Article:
However, the Journal of the American Society of Nephrology states the following: “There is no clear evidence or benefit from drinking increased amounts of water … in fact, there is simply a lack of evidence in general.” Goldfarb agrees with this and adds, “People who have advocated water as having these sorts of amazing healing and holistic properties have no real basis. In fact, there is no scientific basis or data to support such claims.”
As well, organized bodies who write food and nutrition guidelines may not have accurate information—or taken out of context. Goldfarb explains, “Anybody can write a guideline. Any group of individuals can get together and say, ‘this is what we think.’ But the real question should be if those guidelines are correct or not and to heed such advice with caution.”
Despite this body of evidence, these voices have generally been silenced. Goldfarb explains, “Water has become a huge industry—there’s marketing and advertising going on from big corporations. As well, there is a thriving secondary industry. These include the water bottles that people send out as advertising in schools and institutions, etc. So when you put it all together, there’s a lot of profit to be made with water.”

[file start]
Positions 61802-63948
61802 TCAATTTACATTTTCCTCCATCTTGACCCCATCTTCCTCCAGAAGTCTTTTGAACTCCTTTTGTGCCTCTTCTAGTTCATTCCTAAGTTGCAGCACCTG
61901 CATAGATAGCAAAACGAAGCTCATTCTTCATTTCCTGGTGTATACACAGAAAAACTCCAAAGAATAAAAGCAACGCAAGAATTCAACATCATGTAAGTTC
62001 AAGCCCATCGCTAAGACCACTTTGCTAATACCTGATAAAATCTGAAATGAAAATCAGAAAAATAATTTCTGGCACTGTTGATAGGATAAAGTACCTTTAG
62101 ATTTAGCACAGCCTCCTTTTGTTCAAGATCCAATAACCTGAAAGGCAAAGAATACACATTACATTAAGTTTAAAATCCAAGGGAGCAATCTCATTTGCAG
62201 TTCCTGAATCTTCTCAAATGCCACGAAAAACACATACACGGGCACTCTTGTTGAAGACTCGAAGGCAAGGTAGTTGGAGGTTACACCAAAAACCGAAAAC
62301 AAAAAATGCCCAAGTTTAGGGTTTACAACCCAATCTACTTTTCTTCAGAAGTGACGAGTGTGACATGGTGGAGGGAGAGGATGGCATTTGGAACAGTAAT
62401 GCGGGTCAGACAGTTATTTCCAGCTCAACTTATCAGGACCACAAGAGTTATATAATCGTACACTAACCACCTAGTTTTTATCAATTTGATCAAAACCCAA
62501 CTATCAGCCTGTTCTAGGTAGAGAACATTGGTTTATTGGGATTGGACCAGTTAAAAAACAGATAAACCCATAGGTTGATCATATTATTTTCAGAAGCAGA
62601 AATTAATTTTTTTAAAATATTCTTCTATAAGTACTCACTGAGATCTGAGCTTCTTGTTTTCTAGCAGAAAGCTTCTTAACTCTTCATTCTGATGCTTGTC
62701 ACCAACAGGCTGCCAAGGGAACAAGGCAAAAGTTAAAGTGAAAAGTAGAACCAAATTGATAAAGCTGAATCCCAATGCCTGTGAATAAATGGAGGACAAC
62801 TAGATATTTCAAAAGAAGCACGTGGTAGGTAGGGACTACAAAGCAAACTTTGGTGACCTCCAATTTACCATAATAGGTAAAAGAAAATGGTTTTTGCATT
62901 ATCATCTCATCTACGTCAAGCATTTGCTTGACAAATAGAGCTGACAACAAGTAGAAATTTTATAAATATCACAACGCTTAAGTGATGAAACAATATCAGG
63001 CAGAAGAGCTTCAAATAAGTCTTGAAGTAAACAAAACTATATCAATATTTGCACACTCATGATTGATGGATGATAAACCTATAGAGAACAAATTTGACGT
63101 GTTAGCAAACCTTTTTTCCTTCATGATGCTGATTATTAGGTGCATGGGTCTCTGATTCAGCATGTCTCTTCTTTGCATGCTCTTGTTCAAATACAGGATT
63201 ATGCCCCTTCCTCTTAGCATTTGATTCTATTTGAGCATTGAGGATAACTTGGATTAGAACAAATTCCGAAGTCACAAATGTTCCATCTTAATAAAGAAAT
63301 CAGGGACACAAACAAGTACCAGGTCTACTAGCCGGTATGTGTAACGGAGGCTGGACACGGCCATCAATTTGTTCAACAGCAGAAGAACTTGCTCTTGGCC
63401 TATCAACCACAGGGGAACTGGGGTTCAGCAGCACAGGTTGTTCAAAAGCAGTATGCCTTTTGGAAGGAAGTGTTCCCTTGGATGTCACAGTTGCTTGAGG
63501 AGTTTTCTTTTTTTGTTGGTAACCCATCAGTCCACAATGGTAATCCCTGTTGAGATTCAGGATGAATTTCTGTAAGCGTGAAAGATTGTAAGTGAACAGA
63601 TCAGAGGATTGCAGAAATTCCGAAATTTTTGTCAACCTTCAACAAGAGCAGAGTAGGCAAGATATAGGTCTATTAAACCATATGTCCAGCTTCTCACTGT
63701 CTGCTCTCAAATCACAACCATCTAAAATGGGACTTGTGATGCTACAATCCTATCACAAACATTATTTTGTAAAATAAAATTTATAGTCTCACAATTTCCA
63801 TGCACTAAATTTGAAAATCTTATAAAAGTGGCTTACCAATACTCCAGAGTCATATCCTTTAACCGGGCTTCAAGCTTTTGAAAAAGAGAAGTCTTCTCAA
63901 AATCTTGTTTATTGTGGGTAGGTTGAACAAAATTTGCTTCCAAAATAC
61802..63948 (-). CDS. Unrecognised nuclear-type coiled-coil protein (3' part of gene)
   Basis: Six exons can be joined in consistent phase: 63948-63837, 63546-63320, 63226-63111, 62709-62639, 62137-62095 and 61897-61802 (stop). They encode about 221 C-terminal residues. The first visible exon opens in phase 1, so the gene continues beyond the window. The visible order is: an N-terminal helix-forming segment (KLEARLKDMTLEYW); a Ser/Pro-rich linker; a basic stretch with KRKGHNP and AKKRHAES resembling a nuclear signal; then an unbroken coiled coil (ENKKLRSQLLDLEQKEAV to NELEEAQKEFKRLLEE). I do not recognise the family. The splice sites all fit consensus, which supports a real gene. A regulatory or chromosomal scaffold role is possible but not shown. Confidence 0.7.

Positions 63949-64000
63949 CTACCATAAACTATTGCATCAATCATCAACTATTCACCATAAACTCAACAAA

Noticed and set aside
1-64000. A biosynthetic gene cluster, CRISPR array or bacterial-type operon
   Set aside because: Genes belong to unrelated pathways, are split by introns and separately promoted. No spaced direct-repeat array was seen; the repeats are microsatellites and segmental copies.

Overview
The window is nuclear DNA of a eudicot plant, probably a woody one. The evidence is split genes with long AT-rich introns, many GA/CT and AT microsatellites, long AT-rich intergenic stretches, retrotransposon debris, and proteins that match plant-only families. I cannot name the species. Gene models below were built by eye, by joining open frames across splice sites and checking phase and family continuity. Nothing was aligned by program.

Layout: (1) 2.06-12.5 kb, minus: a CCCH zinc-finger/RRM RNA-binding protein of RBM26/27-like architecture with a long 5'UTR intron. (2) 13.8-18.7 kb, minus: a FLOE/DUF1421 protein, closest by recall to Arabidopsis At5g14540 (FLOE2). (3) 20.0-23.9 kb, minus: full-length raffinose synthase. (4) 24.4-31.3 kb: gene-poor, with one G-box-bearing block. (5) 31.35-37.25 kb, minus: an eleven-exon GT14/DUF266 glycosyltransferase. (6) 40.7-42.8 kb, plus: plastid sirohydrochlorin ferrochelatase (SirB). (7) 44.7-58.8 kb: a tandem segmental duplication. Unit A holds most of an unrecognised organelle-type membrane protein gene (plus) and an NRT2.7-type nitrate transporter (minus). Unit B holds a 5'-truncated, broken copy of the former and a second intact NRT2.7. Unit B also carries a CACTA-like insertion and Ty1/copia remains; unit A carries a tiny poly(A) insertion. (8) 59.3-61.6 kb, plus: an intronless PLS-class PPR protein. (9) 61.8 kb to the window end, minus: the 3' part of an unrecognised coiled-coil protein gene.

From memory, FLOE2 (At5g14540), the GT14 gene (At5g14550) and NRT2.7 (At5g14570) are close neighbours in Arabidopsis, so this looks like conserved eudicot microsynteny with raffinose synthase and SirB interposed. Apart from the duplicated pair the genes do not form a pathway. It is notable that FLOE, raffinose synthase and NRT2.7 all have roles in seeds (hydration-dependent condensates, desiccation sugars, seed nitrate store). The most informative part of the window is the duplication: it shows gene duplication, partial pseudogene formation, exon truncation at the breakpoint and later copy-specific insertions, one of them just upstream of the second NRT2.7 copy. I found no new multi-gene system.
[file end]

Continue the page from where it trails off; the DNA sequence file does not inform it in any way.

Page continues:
The Consequences of Dehydration
We are told so frequently that dehydration can have adverse effects on our body, but Goldfarb disagrees with this. He surmises from his studies: “We’ve observed water content go down 1 percent in the body—and there is no side effect or dangerous thing that can happen to you. Conversely, if you increase water intake by a percent or more … there is no benefit to be gained either. This defies the experts who do encourage you to drink lots of water.”
Water: Practical Guidelines
Dr. Goldfarb advises us to trust our bodies: “We’re really nicely designed so we won’t get dehydrated significantly. Evolution has ensured that humans with multiples systems will react accordingly at the first sign of thirst. For instance, our kidneys will actually preserve water and prevent excretion of urine before we even have our first sensation of thirst.” So we are always trying to retain water—we’ve been primed for it—perhaps, thanks to our early human ancestors and their ability to survive in arid, harsh conditions with limited access to water.